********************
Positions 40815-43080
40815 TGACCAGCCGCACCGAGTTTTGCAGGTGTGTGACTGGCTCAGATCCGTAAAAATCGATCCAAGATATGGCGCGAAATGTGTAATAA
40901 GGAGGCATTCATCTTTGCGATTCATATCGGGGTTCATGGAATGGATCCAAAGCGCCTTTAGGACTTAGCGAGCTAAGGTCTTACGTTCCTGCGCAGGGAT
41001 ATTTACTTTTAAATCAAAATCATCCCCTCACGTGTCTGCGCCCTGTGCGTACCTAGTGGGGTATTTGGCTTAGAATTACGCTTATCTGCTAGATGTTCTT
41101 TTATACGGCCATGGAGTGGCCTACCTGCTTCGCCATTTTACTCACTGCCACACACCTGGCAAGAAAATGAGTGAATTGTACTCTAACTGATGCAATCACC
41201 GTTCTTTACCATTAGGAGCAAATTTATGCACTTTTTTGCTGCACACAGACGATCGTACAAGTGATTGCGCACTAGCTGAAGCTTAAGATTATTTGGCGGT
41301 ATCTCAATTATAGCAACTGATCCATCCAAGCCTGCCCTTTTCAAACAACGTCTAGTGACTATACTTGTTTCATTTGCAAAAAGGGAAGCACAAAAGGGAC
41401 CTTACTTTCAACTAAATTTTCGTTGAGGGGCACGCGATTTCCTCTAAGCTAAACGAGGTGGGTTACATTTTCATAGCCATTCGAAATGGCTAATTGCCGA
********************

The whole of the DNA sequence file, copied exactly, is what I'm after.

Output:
Positions 40815-43080
40815 TGACCAGCCGCACCGAGTTTTGCAGGTGTGTGACTGGCTCAGATCCGTAAAAATCGATCCAAGATATGGCGCGAAATGTGTAATAA
40901 GGAGGCATTCATCTTTGCGATTCATATCGGGGTTCATGGAATGGATCCAAAGCGCCTTTAGGACTTAGCGAGCTAAGGTCTTACGTTCCTGCGCAGGGAT
41001 ATTTACTTTTAAATCAAAATCATCCCCTCACGTGTCTGCGCCCTGTGCGTACCTAGTGGGGTATTTGGCTTAGAATTACGCTTATCTGCTAGATGTTCTT
41101 TTATACGGCCATGGAGTGGCCTACCTGCTTCGCCATTTTACTCACTGCCACACACCTGGCAAGAAAATGAGTGAATTGTACTCTAACTGATGCAATCACC
41201 GTTCTTTACCATTAGGAGCAAATTTATGCACTTTTTTGCTGCACACAGACGATCGTACAAGTGATTGCGCACTAGCTGAAGCTTAAGATTATTTGGCGGT
41301 ATCTCAATTATAGCAACTGATCCATCCAAGCCTGCCCTTTTCAAACAACGTCTAGTGACTATACTTGTTTCATTTGCAAAAAGGGAAGCACAAAAGGGAC
41401 CTTACTTTCAACTAAATTTTCGTTGAGGGGCACGCGATTTCCTCTAAGCTAAACGAGGTGGGTTACATTTTCATAGCCATTCGAAATGGCTAATTGCCGA